Cain Out, Gingrich Up

by Michael Sean Winters

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Herman Cain’s implausible bid for the White House has come to an end, provoking the best joke of the campaign season so far. Usually, when someone retires from politics, they claim they wish to spend more time with their families. The joke in DC: Cain plans to spend more time with his female subordinates.

Cain’s candidacy never quite seemed like the real thing, from his quoting the lyrics of a Pokemon song to his inability to grasp the implications of Roe v. Wade to his meltdown when asked about Libya. Cain rose in the polls on the strength of his pithy debate performances, which showed nothing more than a well developed ability to deliver platitudes about leadership and decision-making, and his introducing a genuinely new and bold idea, his 9-9-9 plan. The fact that it was a bad idea did not matter so much to GOP primary voters. They did not pay attention to the details. To an electorate tired of politics and gridlock, new ideas are gold.

There is a lesson in this for the rest of the candidates, not least Newt Gingrich, who tends to produce ten new ideas per day, most of the bad, but like Cain’s 9-9-9 plan, ideas that sound new and provocative. Voters who think the country is on the wrong track, which is to say most voters, like ideas that are provocative, that promise to shake up Washington, even if those ideas are fuzzy or ill-conceived. Democrats who think Gingrich is a much easier candidate to beat should think twice about the prospect: Remember the adage to be careful what you wish for.

Take two of Gingrich’s most alarming recent ideas. He said he wants to rollback child labor laws and hire poor children to work as janitors in their schools, so they will learn the value of work. Of course, any historian, especially such a well paid historian, can recall the horrors of child labor that prompted the laws against it we now have. But those laws, adopted by some states previously but only enacted at the federal level in 1938, and the conditions they sought to alleviate, are a distant memory for most voters. Still less do voters recall that it was the unions that led the way in abolishing child labor, not only as a social justice issue on the merits, but in order to raise wages for adult workers. (There were intense divisions with the Catholic hierarchy on the issue with most bishops supporting the National Catholic Welfare Conference, the forerunner of today’s USCCB, position in favor of ending child labor and Cardinal William Henry O’Connell of Boston saying it was none of the government’s business.)

Ending child labor laws is a very bad idea, but I am not sure how it would play out in a debate with President Obama. I can imagine Gingrich scoring points by looking at Obama and asking, “What have you done to help the inner city lately?” Lest we forget, some conservatives like Jack Kemp very effectively addressed urban issues in conservative ways that may or may not have won them any votes among inner city voters, but which certainly softened their image for suburban swing voters.

Gingrich’s second recent “new” idea is to create a path to legalization, but not citizenship, for those immigrants who have been here for a long time and have extensive familial and community ties but who do not have legal status. Another really bad idea when you look at the details, but, interestingly, whereas as Gov. Rick Perry got slammed for defending his support of Texas’ DREAM Act, no one has so far laid a glove on Gingrich effectively for his slight, ever so slight, defection from the “no amnesty” orthodoxy of the GOP base. By raising the issue in terms of keeping families together, Gingrich may have inoculated himself among evangelicals. Would Latino voters see in Gingrich someone who is at least giving voice to their concerns? How would Obama respond? As in the case of anti-poverty efforts in the inner city, Obama is vulnerable to the charge that he has not done much for undocumented workers. Gingrich’s ideas may be bad, but at least he is thinking about the problem.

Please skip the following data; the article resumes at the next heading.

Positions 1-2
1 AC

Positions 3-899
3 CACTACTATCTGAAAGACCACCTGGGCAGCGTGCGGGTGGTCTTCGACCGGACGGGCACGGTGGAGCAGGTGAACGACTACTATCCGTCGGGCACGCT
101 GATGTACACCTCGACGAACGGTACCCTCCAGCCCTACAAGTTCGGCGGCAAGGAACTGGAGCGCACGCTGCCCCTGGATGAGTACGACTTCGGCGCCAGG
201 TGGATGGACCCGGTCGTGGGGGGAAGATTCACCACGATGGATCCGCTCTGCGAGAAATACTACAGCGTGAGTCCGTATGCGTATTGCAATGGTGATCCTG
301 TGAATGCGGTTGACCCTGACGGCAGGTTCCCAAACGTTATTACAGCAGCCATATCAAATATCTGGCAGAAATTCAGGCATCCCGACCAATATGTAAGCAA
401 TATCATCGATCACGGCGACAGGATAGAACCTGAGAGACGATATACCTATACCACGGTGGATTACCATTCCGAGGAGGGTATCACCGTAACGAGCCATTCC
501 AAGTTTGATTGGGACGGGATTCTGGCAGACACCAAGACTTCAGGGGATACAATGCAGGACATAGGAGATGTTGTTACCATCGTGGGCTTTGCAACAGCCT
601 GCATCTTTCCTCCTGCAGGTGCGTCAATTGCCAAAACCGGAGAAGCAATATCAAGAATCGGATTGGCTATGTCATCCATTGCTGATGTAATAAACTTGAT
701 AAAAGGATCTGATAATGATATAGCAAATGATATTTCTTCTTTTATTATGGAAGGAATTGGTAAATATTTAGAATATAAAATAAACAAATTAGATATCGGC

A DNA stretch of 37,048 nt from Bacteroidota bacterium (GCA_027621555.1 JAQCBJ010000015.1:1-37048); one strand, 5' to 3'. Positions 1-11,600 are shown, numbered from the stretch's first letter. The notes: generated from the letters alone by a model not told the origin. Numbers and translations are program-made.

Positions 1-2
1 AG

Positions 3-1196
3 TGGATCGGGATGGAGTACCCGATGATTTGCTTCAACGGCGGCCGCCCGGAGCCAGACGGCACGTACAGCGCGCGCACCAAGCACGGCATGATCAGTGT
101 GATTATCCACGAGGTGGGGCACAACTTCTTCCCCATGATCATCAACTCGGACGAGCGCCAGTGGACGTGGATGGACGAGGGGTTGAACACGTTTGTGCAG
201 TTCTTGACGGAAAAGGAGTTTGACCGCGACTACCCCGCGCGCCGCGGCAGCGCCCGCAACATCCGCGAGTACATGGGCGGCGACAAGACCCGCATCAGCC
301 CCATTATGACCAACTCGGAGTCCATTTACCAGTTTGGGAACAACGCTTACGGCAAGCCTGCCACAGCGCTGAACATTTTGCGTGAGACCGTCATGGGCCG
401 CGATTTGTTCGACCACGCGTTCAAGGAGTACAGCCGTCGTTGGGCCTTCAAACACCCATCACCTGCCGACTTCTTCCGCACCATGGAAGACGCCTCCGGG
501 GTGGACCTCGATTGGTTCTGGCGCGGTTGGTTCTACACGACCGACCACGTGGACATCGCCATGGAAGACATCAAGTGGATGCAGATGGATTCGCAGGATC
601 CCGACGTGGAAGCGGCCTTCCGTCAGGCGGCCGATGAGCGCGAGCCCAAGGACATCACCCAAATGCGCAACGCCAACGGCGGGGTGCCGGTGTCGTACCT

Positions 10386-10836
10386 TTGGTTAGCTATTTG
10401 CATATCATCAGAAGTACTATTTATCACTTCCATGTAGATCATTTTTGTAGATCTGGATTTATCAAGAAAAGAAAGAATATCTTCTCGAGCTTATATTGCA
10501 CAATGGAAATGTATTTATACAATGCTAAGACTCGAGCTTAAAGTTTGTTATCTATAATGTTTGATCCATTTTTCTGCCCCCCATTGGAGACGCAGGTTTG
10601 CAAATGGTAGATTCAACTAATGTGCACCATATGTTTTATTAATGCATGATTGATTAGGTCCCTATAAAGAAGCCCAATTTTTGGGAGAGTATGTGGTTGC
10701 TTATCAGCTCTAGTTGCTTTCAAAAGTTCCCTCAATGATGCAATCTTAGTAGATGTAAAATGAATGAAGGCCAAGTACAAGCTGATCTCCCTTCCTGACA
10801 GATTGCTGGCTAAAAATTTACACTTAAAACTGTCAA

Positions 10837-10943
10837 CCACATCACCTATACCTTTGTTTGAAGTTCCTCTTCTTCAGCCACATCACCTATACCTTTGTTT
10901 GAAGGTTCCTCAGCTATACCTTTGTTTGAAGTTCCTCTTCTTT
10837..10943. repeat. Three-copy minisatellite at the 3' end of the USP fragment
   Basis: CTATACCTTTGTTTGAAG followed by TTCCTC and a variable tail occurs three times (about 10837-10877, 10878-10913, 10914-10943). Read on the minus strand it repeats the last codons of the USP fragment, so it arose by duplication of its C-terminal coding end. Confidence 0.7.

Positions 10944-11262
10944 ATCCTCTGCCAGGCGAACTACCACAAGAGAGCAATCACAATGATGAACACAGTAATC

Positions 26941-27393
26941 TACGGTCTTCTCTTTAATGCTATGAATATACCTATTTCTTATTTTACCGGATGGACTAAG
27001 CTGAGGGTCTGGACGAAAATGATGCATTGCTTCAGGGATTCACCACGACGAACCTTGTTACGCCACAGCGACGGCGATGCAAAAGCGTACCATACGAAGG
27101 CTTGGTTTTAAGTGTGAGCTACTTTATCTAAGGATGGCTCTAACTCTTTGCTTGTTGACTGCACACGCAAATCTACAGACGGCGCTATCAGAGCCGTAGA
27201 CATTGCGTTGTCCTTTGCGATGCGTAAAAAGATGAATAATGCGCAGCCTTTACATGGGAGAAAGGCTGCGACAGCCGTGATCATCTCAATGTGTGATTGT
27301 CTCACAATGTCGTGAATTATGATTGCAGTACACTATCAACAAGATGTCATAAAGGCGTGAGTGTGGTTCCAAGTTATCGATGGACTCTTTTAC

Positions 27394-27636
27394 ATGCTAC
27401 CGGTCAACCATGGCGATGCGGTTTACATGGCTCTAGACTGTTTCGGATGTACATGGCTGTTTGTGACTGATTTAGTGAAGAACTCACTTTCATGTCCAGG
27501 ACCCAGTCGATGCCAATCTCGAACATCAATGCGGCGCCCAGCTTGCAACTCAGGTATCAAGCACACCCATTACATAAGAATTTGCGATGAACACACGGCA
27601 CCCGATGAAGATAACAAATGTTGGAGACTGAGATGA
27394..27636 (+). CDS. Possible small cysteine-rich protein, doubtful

Politico is reporting that Cain may endorse Gingrich in the next day or two. I do not believe endorsements have much value, except that they would give the former speaker another good press day, adding to the idea that he has all the momentum on his side. Certainly, Cain gets nothing from endorsing Gingrich: If he threw his support to Bachmann or Perry, he might become a part of their brain trust, with access and influence, but Gingrich does not look beyond the mirror for his brain trust. But, a Cain endorsement of Gingrich would show just how fluid politics are this year. Cain, who was once the lobbyist-in-chief for the National Restaurant Association, succeeded in portraying himself as the consummate outsider. Now, he looks to endorse the consummate insider, Gingrich, who is running as the anti-establishment alternative to Romney. And, wouldn’t you want to know if Mrs. Gingrich #1 or Mrs. Gingrich #2 belonged to the same bridge club in Atlanta as Mrs. Cain?

Perceptions are malleable, but they are not indefinitely malleable. I suspect there is a lot more about Gingrich’s money-making that we will learn in the next few weeks, and that much of what we learn will be repulsive. We know about the ties to Freddie Mac and the health care industry but I am waiting to learn about any Wall Street connections. Gingrich could, if past is prescient, self-immolate at any moment. But, I do not, like some Democrats, relish the chance at opposing him next November. In many ways, he would be a far more formidable candidate than Romney.

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